At a special meeting Monday evening, the county school board voted unanimously, but with some friction, to release Franklin County High School Principal Chip Clatto about six weeks ahead of the end of his contract June 30.
The move came after School Board Member Pam Marshall confronted Superintendent Traci Moses about the circumstances surrounding Clatto’s departure on Friday afternoon, May 12.
In her report. Moses told the board that agreement had been reached between the district administration and Clatto that his last official day would be Monday, May 22. She said the principal had asked to be released early from his contract, as he had a commitment to be in Thomasville, Georgia on May 23, where he has accepted a new job as the principal of the high school there.
In order to paid for his accrued leave time, Clatto would have to be finished with his work on May 12, Moses said.
"He emailed on Friday to request his last day be Monday, May 15,” wrote Karen Peddie, the county’s director of human resources’, in an email. “Given the fact that high school students had finals on Monday and Tuesday, he was allowed to end his contract on Friday instead.”
Marshall suggested the matter had not been handled as smoothly as Moses made out. She said Clatto had wanted to be on the job Monday, in hopes of offering a formal goodbye to students and staff.
“He got a call (Friday) and was told to have all his stuff packed up,” said Marshall. “That whole thing seems very strange to me and a lot of people in the community were upset by that.
“He was told at 4 p.m. on Friday to pack up. This man would not have walked out and not said goodbye to these kids,” she said.
Moses said back and forth conversations between Clatto and the administration over the past two weeks had addressed how he could use his accrued week of leave time. Clatto was paid an annual salary of about $85,000, so a week’s pay would be in the neighborhood of $1,600.
Moses said Clatto made the choice when would be his last day, and that Peddie’s timetable was in keeping with his requests. In an interview outside of the meeting. Moses said she did not think it was a good idea to disrupt testing with a farewell assembly, but that Clatto would be welcome to come back on one of the last days to say his goodbyes.
“I would love for him to come back and talk to the staff and students,” she told the board.
Clatto did not attend Tuesday’s senior recognition night, and it was unclear whether he would be on hand for this Friday’s graduation.
“My concern is for him not to be there for graduation would be sad for our students,” said School Board Member Teresa Ann Martin. “I’m expecting him to be there.”
Marshall also voiced concern that Clatto had been treated brusquely on the afternoon of his departure, by being escorted from the building by staff members.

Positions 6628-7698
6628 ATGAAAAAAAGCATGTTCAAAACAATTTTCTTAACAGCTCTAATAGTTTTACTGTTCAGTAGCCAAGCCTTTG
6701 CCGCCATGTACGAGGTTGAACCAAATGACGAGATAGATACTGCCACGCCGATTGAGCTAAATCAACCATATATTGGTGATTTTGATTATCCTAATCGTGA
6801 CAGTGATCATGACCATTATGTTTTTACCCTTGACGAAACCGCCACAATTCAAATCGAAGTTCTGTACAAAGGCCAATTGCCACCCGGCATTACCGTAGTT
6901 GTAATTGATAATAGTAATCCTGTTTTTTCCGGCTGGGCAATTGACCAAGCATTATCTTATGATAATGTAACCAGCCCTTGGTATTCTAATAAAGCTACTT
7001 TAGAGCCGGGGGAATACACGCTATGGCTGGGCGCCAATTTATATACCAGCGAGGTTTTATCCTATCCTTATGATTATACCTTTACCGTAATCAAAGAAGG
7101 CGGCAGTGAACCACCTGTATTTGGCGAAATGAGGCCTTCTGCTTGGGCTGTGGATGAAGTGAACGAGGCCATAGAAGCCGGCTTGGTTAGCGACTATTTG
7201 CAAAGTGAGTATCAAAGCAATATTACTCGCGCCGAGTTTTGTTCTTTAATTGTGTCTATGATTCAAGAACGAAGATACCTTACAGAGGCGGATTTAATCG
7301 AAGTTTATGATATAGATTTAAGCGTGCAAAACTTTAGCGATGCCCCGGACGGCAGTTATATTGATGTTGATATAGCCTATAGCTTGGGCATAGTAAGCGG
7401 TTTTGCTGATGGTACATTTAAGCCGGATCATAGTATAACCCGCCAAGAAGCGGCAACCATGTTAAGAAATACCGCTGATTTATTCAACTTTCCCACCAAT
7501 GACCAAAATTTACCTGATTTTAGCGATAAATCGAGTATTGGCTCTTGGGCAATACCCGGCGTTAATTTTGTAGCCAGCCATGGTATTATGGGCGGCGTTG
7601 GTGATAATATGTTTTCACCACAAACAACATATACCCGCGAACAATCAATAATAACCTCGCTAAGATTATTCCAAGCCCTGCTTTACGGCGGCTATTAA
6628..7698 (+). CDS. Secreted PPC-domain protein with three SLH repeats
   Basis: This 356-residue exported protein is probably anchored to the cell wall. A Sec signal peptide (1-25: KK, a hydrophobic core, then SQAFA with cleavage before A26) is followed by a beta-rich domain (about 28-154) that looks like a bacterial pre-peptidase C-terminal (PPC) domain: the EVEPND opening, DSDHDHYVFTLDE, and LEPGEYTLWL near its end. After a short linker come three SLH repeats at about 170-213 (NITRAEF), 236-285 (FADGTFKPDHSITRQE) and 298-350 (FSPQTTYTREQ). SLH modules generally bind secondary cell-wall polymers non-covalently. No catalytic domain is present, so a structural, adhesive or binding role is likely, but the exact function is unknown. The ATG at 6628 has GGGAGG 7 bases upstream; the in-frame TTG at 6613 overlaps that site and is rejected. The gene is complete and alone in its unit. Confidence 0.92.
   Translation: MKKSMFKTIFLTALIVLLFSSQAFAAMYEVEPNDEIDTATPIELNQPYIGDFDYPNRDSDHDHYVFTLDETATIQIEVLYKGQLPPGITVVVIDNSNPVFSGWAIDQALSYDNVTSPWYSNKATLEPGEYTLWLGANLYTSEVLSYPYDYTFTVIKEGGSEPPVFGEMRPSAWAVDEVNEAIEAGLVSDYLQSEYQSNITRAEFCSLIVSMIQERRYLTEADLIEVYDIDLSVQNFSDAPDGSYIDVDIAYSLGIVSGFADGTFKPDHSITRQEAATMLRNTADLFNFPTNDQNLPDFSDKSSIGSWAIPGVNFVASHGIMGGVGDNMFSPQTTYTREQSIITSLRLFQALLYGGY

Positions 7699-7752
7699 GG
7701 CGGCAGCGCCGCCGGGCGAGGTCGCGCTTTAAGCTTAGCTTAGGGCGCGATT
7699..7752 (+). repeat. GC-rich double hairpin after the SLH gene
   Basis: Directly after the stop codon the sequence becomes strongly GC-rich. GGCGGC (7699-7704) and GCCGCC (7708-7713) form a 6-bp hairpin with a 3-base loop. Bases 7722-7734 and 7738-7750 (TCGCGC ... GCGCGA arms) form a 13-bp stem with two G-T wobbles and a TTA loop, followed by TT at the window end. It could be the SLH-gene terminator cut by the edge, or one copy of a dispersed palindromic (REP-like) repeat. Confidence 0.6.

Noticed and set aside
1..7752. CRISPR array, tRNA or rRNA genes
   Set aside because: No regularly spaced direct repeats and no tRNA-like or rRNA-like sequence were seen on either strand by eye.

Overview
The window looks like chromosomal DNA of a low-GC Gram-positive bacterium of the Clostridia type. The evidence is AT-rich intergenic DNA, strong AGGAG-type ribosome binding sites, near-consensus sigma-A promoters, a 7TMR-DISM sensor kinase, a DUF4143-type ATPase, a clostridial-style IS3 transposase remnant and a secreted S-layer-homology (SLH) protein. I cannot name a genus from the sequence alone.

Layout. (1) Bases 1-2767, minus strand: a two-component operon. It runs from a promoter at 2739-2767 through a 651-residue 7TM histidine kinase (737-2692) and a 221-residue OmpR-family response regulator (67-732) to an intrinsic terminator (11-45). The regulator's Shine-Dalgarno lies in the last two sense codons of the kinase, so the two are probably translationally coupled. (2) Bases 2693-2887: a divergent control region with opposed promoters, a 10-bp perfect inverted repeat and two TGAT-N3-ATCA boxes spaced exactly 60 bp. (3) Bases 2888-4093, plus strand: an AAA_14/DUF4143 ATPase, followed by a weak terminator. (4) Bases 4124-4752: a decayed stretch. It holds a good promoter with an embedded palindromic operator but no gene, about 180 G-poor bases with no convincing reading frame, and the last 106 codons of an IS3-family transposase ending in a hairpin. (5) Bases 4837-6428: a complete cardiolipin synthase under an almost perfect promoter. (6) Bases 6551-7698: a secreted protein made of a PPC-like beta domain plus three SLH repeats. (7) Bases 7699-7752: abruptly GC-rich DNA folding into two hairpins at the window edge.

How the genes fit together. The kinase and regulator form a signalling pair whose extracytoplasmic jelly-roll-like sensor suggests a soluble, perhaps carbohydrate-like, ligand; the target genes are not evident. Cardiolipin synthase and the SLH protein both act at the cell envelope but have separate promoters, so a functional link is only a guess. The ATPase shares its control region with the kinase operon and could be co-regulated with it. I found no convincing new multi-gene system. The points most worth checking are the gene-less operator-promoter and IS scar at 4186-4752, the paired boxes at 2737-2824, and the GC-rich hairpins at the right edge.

“I helped him carry his stuff,” Bud Strange, the district’s head of maintenance, told the school board.
In an email, Peddie wrote that Clatto had not been ordered to leave the building.
“He was offered assistance in packing his belongings. His keys were collected and access was removed because it was his last day of employment,” ,” she wrote.
“It’s very hard to get any understanding of this when he’s not here and we’re getting one side of the story,” Martin said. “I do wish Mr. Clatto well. I know it’s difficult for everyone. He will be dearly missed in our county. I feel like he’s done a great job.”
School Board Member George Thompson moved, and Carl Whaley seconded, a motion to release Clatto from his one-year contract on May 22. School Board Attorney Barbara Sanders told Marshall that a separate vote was not needed to accept the resignation Clatto presented several months ago, since he was under a one-year contract set to expire June 30.
Prior to the vote, Thompson noted that he had received calls that Clatto still had to finish some teacher evaluations, and that some of the ones he completed had been only four minutes long.
Moses said it was her understanding that 12 teacher evaluations still remained to be completed by the school administration.
Marshall said she thought that since Clatto had not requested to be off Monday, May 15, that he should be paid for that day.
The board voted unanimously to release Clatto from his contract, effective May 22. Moses has named district administrator Sue Summers to serve as interim principal until the school board hires Clatto’s replacement in the weeks ahead.
At the special meeting, the board also hired three teachers, and Marshall was the lone no vote on each one. She indicated that this was not because she opposed the hirings per se, but because the meeting packet did not include copies of three reference letters for each applicant, as has been the protocol.
“The application process is very through,” said Moses. “I’m confident in recommending them to you.”
The board hired Gerald Jenkins as the new Kindergarten through 12th grade physical education teacher, John Cooper IV, as the new ESE teacher, and Ruben Uribe, as the new Spanish teacher.